Columbia Bulldogs grew quickly into a title team

December 09, 1992|By Rich Scherr | Rich Scherr,Contributing Writer

Head coach Fred Brooks thought they'd be a .500 team. Assistant Ed Sanford pegged them a couple of notches below his team of a year ago.

Nobody, not even the coaches, expected this year's 11-13 Columbia Bulldogs to be much of a force on the football field. Some questioned their conditioning, others their desire.

Three months later, the Bulldogs answered, completing an undefeated season with a win over Lacey, N.J., in the Pop Warner Mid-Atlantic championship game.

For a program that doesn't recruit athletes, unlike many of its opponents, the win was the culmination of a storybook season for Brooks, Sanford and assistant Joe Bross.

"It was pretty much of a dream season," said Brooks. "It surprised us how fast they developed. When we first got them, the line couldn't even block. They really learned and came on strong."

Said Sanford: "At first, they didn't have the enthusiasm, they weren't in shape and I just didn't think this team had it.

"Somewhere along the way, though, they managed to come together as a team."

The Bulldogs finished 12-0-1, the second team in Columbia Football Association history to win a regional title. The first, the 1988 8-10 team, included many players from this year's Bulldogs.

But though the Bulldogs dominated their competition, running the triple option to perfection in outscoring opponents 275-107, it was an early-season tie that might have been the turning point.

Squaring off against defending national Pop Warner champion Northwood in the third week, Columbia outplayed Northwood for most of the game and settled for a 12-12 tie.

The next week, against a Highlandtown team that had beaten them handily in a preseason scrimmage, the Bulldogs gave their best performance of the season, a 20-7 win.

"That was the most rewarding game of the season," said Brooks. "They had just been rolling over teams."

Captain and fullback Scott Bross said the Bulldogs' inspired play against Northwood and Highlandtown gave players the confidence they needed to push toward the championship.

"The third week was when I thought we really had a chance," said Bross, "but the fourth week was when I knew we could do it."

The Bulldogs rode that momentum for a good part of the season, and later, in the Maryland Football Association playoffs, defeated both teams in consecutive weeks.

With a little confidence, there was nothing the Bulldogs couldn't do. The players expected to win each week, and it was the job of the coaching staff to press the right buttons.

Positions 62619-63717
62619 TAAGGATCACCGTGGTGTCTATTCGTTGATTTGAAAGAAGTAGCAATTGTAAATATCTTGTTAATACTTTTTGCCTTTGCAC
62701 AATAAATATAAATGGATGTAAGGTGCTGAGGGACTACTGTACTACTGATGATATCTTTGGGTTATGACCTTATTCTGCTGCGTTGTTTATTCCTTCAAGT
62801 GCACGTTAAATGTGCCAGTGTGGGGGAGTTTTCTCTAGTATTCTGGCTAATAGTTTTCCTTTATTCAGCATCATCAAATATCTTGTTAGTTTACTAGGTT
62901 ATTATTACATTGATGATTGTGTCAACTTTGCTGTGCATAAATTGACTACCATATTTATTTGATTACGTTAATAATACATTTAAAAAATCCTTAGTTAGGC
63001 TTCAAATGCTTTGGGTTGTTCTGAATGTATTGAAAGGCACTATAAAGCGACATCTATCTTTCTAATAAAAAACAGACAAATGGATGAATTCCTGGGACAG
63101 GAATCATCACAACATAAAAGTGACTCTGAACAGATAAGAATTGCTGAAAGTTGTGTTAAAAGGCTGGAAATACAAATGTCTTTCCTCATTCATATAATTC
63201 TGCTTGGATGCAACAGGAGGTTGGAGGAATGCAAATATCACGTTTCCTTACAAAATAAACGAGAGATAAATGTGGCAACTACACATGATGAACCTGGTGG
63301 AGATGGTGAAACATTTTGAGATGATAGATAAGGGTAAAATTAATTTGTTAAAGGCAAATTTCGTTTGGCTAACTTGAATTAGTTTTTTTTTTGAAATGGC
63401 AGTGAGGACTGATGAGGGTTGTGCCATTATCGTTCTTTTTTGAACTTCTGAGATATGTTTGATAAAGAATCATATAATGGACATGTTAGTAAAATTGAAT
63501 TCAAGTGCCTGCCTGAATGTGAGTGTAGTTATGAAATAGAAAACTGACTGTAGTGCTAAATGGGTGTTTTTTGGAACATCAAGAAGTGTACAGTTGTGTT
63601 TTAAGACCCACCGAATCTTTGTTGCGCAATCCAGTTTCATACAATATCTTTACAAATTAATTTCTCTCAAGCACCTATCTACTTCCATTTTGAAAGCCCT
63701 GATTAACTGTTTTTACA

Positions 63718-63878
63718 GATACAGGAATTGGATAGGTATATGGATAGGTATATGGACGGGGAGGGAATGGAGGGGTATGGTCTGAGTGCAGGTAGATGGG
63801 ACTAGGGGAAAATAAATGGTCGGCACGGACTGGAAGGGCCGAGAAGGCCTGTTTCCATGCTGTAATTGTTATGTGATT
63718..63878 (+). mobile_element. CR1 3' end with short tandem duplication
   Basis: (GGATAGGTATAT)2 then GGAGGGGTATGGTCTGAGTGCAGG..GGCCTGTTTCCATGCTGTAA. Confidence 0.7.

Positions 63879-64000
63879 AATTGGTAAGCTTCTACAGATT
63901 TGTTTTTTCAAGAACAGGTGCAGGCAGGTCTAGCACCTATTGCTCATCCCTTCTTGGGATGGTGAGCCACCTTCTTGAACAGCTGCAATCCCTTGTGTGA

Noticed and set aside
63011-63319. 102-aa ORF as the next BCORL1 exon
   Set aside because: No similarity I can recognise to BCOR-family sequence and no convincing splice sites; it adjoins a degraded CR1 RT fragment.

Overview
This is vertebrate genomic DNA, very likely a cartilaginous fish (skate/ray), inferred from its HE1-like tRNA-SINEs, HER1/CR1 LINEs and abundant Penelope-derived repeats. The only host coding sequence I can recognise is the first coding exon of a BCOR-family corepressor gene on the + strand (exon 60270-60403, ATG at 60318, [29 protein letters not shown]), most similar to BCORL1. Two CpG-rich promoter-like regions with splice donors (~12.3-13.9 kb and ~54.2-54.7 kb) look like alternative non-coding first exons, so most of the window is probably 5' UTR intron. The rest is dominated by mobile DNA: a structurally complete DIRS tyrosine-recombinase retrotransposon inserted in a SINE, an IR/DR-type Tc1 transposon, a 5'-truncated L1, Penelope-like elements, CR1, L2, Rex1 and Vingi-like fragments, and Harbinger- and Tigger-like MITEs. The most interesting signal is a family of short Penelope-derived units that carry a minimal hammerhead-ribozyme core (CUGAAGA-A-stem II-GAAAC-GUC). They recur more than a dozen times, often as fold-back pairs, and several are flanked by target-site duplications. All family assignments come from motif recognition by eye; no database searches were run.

"The object is teaching the kids at this age to grasp something," said Sanford. "I believe in simplicity -- power football, no tricks. We were able to be successful because we have intelligent players who are good athletes."

The coaches wouldn't have it any other way.

"We practice hard, but when school starts, school is No. 1, football is No. 2," said Brooks. "We tell the kids they don't have time to skateboard or play video games. If they want to be successful, they have to study."

Once the whistle blew, the Bulldogs were a study in determination.

Running back Fardan Carter was a prize pupil. Carter, 13, who runs the 40-yard -- in 4.5 seconds, rushed for more than 2,000 yards, terrorized quarterbacks at outside linebacker and handled the kicking.

"He's always been a good player, but this year he was just dominating," said Sanford, also the vice president of the CFA. "He was as dominating as any player I've seen in this age group. He learned a lot this year."

Carter, along with backfield mate Dain Lewis, quarterback Casey Moffett, Bross and several others of the 25 players, plan to compete in high school.

Bulldogs alumni include Northwestern University's Corey Singleton, Penn State's Ricky Rowe and Maryland's Raphael Wall. This season, five former Bulldogs started on the Atholton junior varsity, including fullback Ricky Trott, who scored 14 touchdowns to lead the team, and two on the Mount Hebron varsity.

"We look at ourselves as being the farm club for most of these schools," said Brooks.

But producing top football players isn't the only goal of the program. It's also producing top kids.

"If they can work together and make something of themselves, then we've done our job," Brooks said.

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